In his senior season, McNair gained 6,281 combined yards rushing (904) and passing (5,377), along with 56 touchdowns. His total offense averages were 571 y/g over 11 games, an all-divisions collegiate per game record. In the process, he surpassed more than a dozen records and was named an All-American. In addition, McNair won the Walter Payton Award as the top I-AA player and finished third in the Heisman Trophy voting behind Rashaan Salaam and Ki-Jana Carter. McNair set career records for the Football Championship Series with 15,010 passing yards, as well as the division record for total offensive yards with 17,305 career yards.[6] McNair's record for career passing, total offensive yards, and total number of plays still stand, but his marks for career passing completions and attempts were eclipsed by Samford quarterback Devlin Hodges in 2018.[6][11]

He was a member of the fraternity Omega Psi Phi, highlighting his allegiance by tattooing "Omega Man" on his arm.[9]

College statistics

Alcorn State Braves
Season GP Passing Rushing
Cmp Att Pct Yds Avg Lng TD Rtg Att Yds
1991 10 189 338 55.9 2,895 8.6 80 24 89.8 57 242
1992 11 231 419 55.1 3,541 8.5 85 29 95.4 92 516
1993 11 204 386 52.8 3,197 8.3 90 22 83.4 107 633
1994 11 356 612 58.2 5,377 8.8 99 47 102.5 128 904
Career 43 980 1,755 55.8 15,010 8.5 99 122 92.8 384 2,295

Professional career

Houston / Tennessee Oilers / Titans


With the third overall pick in the 1995 NFL draft, the Houston Oilers and new head coach Jeff Fisher selected McNair, making him at the time the highest-drafted African-American quarterback in NFL history and signing him to a seven-year contract.[12] McNair did not see his first action until the last two series of the fourth quarter in a November game versus the Cleveland Browns. Late in the season, he also appeared briefly against the Detroit Lions and New York Jets. In 1996, McNair remained a backup to Chris Chandler until starting a game on December 8 in Week 15 against the Jacksonville Jaguars.[13]

1997 season

McNair's first season as the Oilers' starter in 1997 (the team's first year in Tennessee) resulted in an 8–8 record for the team, which played its home games at the Liberty Bowl in Memphis, Tennessee. McNair's 2,665 passing yards were the most for the Oilers in a season since Warren Moon in 1993, and his 13 interceptions were the fewest for a single season in franchise history. He also led the team in rushing touchdowns with eight and ranked second behind running back Eddie George with 674 yards on the ground, at the time the third-highest total for a quarterback in NFL history.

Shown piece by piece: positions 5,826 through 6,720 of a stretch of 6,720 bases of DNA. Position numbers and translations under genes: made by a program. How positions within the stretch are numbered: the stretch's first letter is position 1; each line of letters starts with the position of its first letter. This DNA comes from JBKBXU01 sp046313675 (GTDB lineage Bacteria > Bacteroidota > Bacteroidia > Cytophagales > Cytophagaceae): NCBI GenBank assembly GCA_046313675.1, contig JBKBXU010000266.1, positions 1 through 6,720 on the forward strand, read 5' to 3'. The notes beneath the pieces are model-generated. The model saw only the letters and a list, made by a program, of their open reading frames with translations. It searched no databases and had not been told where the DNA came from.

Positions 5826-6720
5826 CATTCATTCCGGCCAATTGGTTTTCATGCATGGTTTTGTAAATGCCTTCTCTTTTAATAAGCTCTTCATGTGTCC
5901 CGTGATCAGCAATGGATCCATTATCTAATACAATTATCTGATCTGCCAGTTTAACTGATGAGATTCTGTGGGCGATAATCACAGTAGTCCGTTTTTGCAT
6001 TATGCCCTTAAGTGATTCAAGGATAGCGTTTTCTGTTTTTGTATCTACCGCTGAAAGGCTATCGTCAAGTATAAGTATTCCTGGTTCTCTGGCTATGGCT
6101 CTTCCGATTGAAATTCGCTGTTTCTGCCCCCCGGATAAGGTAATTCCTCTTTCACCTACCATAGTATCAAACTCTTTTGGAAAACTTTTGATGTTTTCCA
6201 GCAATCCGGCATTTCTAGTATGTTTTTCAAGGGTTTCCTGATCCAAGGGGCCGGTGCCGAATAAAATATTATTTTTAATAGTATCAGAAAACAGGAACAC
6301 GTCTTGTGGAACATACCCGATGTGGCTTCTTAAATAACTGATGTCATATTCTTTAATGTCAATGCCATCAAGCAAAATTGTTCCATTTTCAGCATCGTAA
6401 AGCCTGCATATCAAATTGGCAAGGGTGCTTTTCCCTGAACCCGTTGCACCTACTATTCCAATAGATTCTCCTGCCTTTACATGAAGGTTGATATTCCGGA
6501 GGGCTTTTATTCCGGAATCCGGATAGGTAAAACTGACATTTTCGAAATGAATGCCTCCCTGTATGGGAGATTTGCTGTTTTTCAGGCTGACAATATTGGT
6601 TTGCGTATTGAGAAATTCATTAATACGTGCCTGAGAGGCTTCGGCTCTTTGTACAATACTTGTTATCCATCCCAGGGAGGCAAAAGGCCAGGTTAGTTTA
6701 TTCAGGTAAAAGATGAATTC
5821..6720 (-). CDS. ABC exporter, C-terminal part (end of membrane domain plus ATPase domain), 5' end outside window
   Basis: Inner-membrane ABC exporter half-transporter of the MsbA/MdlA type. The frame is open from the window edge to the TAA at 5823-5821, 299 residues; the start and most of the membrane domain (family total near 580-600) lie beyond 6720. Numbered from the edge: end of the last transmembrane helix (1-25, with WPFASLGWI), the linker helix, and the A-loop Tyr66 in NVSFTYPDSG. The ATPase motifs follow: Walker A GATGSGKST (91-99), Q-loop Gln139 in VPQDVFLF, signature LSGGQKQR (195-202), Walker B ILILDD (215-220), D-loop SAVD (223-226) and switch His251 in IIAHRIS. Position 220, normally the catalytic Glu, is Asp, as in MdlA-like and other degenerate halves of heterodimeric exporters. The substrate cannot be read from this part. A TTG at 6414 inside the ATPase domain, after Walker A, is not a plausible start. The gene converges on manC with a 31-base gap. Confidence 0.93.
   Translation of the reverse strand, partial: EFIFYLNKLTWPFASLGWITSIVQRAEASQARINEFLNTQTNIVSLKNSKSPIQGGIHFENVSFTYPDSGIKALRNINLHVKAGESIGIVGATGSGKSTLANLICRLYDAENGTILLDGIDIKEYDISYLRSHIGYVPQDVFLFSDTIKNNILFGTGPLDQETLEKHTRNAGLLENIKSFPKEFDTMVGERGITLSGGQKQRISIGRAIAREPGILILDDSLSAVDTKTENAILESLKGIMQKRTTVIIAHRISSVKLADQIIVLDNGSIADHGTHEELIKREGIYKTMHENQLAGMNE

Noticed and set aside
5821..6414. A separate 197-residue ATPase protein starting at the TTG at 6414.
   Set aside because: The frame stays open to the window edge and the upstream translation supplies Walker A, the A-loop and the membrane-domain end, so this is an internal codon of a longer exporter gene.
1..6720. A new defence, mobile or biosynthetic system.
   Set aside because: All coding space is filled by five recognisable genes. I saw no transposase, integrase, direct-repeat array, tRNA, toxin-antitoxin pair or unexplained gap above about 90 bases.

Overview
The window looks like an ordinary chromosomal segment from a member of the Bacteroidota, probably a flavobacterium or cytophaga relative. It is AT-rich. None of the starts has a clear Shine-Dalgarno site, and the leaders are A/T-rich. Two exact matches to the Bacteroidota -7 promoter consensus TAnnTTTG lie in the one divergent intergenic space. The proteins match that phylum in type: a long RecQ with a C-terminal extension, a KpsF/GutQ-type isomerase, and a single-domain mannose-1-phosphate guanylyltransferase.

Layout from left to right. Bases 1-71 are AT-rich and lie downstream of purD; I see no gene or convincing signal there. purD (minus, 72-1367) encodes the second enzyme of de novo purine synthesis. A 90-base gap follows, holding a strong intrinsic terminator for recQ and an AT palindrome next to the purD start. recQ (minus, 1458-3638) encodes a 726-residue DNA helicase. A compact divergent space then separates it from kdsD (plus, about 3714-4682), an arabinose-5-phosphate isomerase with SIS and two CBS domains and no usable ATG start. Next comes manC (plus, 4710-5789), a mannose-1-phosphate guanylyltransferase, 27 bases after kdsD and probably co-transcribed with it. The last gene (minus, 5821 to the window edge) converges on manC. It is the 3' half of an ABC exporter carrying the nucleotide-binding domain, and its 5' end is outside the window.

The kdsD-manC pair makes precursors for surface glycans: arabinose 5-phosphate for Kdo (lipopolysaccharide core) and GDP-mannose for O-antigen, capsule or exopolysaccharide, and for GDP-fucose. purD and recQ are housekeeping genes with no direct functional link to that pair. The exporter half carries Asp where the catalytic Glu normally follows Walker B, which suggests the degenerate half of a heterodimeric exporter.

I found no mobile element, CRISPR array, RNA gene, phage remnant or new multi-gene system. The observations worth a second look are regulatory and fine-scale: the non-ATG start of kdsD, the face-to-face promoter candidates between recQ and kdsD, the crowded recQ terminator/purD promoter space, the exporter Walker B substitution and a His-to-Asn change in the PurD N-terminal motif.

1998 season

In 1998, McNair set career passing highs with 492 attempts, 289 completions, 3,228 yards, and 15 touchdowns for the Oilers, now playing in Nashville. He also cut his interceptions to ten, helping his quarterback rating climb to 80.1.

1999 season: Super Bowl season

The team officially changed its name from Oilers to Titans for the 1999 season as they debuted a new stadium, Adelphia Coliseum. Early in the season, McNair was diagnosed with an inflamed disk following the Titans' 36–35 win over the Cincinnati Bengals, and needed surgery. In his stead entered Neil O'Donnell, a veteran who had guided the Pittsburgh Steelers to the Super Bowl four years earlier. Over the next five games, O'Donnell led the Titans to a 4–1 record. McNair returned against the St. Louis Rams, and with McNair starting, Tennessee won seven of its last nine games, good for a 13–3 record and second place in the AFC Central.

The Titans opened the playoffs at home against the Buffalo Bills in a Wild Card game, winning on the "Music City Miracle" and eventually advancing to Super Bowl XXXIV in a rematch with the Rams. On the second-to-last play with the Titans facing 3rd down and 5 to go, McNair was hit by two Rams defenders, but he somehow got away and completed a 16-yard pass to Kevin Dyson to gain a 1st down at the Rams' 10-yard line. On the final play of the game, McNair's pass to Dyson was complete, but Dyson was unable to break the plane of the goal line, giving the Rams the win. McNair signed a new six-year contract after the 1999 season worth US$47 million.[14]